As mean of a mom that I can be, I have to admit that I’m kind of a pushover. So last weekend at Walmart, when my son Alex picked up a kickball and asked if he could get it, I had “Yes” on the tip of my tongue. He would use it to stay active outside, and it was only $5.97, so why not? My husband, however, had another answer in mind.
“No,” said Rodney as he walked through the store.
“But why?” Alex asked. Until finally he put it down and walked out to the van with us.
I hate to admit this and I don’t say it often, but Rodney was right. The boys have been told over and over not to leave their kickballs in the backyard. They’re supposed to pick everything up when they’re finished and put it in the deck box, because if our dog is feeling bored or frisky she will chew on anything. Several of their balls have already been ruined, so what would it teach them if we get them new stuff each time they forget? And what will they learn if they get what they want each time they ask?
Alex will get his kickball for Christmas. But if Christmas wasn’t coming up, we’d tell him he can use his money to buy it. That’s how our kids get baseball cards or Xbox games. They get birthday and allowance money and we stick it in the bank, and if they want something, they have to really contemplate whether it’s worth it or not. We want to teach them that growing up with a sense of entitlement is not an option.
I hope we don’t sound like ass holes. Because from what I learned growing up, knowing the correlation between money and responsibility is priceless, and I want nothing more than to pass that on to them. I don’t remember my parents telling me no very often, and I got a LOT of things for birthdays and Christmas. But somehow they let me know that if I saved my allowance or earned a paycheck, I could buy something I really wanted at any time.
At 14, I started working at a bingo hall every other Saturday. My friends and I would set up tables in the morning, come back to the smoky, stinky hall in the afternoon to pick up the players’ nasty trash and wipe down their tables, and then take everything down at night. I think we got $20 a day. I had that to spend when I walked around the mall with friends – to buy earrings at Claire’s or a shirt from 5-7-9. It taught me how to save because if something was too expensive one week, I knew if I saved up I’d have enough two weeks later.
On my 16th birthday, I got hired at Burger King. I didn’t have a car but took evening and weekend shifts (that worked around my softball seasons), so when my mom got home from work I borrowed her station wagon to drive myself. It was my responsibility to get my homework done. After six months or so of working, I’d saved up $1,000 to buy an ’86 Escort.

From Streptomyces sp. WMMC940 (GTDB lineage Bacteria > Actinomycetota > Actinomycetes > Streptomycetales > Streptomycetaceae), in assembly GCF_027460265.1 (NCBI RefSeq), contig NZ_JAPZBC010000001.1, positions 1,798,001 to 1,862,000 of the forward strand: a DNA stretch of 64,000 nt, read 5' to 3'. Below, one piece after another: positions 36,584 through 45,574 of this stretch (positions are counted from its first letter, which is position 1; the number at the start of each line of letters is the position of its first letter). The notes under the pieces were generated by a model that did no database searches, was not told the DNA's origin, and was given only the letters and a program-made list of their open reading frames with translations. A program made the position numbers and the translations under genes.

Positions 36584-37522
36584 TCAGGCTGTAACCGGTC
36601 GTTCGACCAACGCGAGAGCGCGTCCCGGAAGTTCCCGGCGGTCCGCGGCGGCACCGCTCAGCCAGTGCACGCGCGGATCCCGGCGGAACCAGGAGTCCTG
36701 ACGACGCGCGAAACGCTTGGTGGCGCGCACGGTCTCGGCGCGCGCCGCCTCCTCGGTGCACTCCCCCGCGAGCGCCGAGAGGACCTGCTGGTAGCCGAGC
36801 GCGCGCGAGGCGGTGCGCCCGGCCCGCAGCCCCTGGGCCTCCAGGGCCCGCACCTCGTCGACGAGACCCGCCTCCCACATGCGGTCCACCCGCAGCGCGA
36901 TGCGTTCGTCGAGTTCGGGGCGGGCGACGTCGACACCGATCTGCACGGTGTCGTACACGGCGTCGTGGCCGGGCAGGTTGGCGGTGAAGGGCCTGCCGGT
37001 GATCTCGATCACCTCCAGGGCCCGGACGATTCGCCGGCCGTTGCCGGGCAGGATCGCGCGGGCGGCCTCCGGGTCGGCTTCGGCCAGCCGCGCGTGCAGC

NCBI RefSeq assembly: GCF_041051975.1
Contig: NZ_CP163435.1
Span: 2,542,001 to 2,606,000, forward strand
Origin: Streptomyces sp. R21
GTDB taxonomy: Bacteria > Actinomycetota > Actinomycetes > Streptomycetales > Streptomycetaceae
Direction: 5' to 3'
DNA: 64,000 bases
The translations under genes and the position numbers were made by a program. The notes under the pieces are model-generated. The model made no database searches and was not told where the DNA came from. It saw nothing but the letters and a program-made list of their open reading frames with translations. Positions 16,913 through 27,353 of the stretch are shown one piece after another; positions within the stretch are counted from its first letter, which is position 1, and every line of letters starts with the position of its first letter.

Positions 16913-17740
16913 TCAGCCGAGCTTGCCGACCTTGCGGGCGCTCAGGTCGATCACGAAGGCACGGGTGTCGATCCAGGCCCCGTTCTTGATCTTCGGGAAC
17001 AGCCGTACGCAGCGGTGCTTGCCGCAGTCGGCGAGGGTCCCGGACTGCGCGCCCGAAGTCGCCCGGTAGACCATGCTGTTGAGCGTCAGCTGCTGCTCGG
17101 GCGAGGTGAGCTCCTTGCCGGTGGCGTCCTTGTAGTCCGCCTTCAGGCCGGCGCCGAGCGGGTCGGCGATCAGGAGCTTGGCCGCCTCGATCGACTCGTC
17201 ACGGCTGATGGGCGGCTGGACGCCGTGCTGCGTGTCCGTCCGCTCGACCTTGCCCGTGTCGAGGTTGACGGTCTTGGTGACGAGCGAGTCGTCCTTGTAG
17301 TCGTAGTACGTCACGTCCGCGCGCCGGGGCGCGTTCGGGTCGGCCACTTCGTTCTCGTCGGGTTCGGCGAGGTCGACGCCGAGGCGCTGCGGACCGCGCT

I LOVED that car. I loved that I could listen to whatever music I wanted. I’d put a TLC tape in and drive my friends through town blasting the bass so loud that we could feel it in our chests. I’d drive us through Taco Bell and the smoke from under my hood would fog out the lady at the window who was trying to hand me my food — But I didn’t care! I felt so accomplished that I had bought it myself that nothing could ruin my pride!
My husband played sports and worked as well. Sometimes at midnight, I’d meet him in the parking lot when he got off work at Quick Trip just to see him for a few minutes. Neither of us thought it was an option to not work just so we could spend more time together. Instead we had to get creative about making time for each other.
Today, when I hear college students say they don’t have time for a job, it’s like nails on a chalkboard. I know it’s a controversial subject because some kids struggle with studying and making good grades, but I played softball, worked in the Writing Center at school and worked at Walgreens. What’s funny is that my parents never told me I had to do any of those things, but since it was my decision to go to a university that was over my parents’ budget, I wanted to sign some of my checks over to go toward my tuition, or to be able to pay for my gas money back and forth to school. Expecting them to take on the burden of it all would be selfish, in my opinion.
And having to figure out how to juggle work and sports and school taught me how to be responsible. I’m pretty sure that’s why I landed a great internship at a big firm during my junior year. They saw on my resume that I had worked before and still maintained good grades. From there I landed a full time job and started my career as soon as I graduated from college.
I know that college and a career is a long way off for my kids (or at least I like to tell myself that), but teaching them the value of money – that things are not free – is a lesson that I don’t think can be taught too early. I see some adults who still act like they are entitled to the best of everything – who act like spoiled three year old brats that everyone should cater to – who refuse to buy a T-shirt from Walmart or a package of underwear from Target, and I have to wonder if their parents gave them everything, or taught them anything.
When he’s older, I’ll tell Alex that I really wanted to get that kickball for him, and explain to him why he didn’t get it. But I’m hoping that by that time –after he’s had the chance go through a drive through with his hood smoking, and to feel that music bumping in his chest – he’ll already know.
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